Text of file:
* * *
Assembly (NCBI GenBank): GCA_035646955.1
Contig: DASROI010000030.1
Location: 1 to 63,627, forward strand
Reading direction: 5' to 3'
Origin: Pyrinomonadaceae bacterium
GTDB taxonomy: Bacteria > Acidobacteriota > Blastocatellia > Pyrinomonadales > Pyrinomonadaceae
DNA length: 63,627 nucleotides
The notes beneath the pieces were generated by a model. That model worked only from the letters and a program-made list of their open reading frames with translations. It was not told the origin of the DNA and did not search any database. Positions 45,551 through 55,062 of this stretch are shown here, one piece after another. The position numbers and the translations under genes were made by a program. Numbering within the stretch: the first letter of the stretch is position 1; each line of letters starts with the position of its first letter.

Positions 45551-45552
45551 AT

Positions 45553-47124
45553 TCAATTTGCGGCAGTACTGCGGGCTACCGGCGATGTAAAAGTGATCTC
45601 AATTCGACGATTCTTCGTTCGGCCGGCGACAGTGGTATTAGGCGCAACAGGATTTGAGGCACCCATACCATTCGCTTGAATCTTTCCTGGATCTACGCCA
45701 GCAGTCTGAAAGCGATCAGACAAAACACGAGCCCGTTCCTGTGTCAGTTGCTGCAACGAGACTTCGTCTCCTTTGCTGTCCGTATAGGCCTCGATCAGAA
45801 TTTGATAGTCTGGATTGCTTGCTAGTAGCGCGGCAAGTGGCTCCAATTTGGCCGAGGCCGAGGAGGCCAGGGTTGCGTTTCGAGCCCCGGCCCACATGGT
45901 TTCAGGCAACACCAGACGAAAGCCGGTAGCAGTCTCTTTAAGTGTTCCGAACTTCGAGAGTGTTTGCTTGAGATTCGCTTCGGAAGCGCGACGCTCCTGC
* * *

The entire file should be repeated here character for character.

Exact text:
Assembly (NCBI GenBank): GCA_035646955.1
Contig: DASROI010000030.1
Location: 1 to 63,627, forward strand
Reading direction: 5' to 3'
Origin: Pyrinomonadaceae bacterium
GTDB taxonomy: Bacteria > Acidobacteriota > Blastocatellia > Pyrinomonadales > Pyrinomonadaceae
DNA length: 63,627 nucleotides
The notes beneath the pieces were generated by a model. That model worked only from the letters and a program-made list of their open reading frames with translations. It was not told the origin of the DNA and did not search any database. Positions 45,551 through 55,062 of this stretch are shown here, one piece after another. The position numbers and the translations under genes were made by a program. Numbering within the stretch: the first letter of the stretch is position 1; each line of letters starts with the position of its first letter.

Positions 45551-45552
45551 AT

Positions 45553-47124
45553 TCAATTTGCGGCAGTACTGCGGGCTACCGGCGATGTAAAAGTGATCTC
45601 AATTCGACGATTCTTCGTTCGGCCGGCGACAGTGGTATTAGGCGCAACAGGATTTGAGGCACCCATACCATTCGCTTGAATCTTTCCTGGATCTACGCCA
45701 GCAGTCTGAAAGCGATCAGACAAAACACGAGCCCGTTCCTGTGTCAGTTGCTGCAACGAGACTTCGTCTCCTTTGCTGTCCGTATAGGCCTCGATCAGAA
45801 TTTGATAGTCTGGATTGCTTGCTAGTAGCGCGGCAAGTGGCTCCAATTTGGCCGAGGCCGAGGAGGCCAGGGTTGCGTTTCGAGCCCCGGCCCACATGGT
45901 TTCAGGCAACACCAGACGAAAGCCGGTAGCAGTCTCTTTAAGTGTTCCGAACTTCGAGAGTGTTTGCTTGAGATTCGCTTCGGAAGCGCGACGCTCCTGC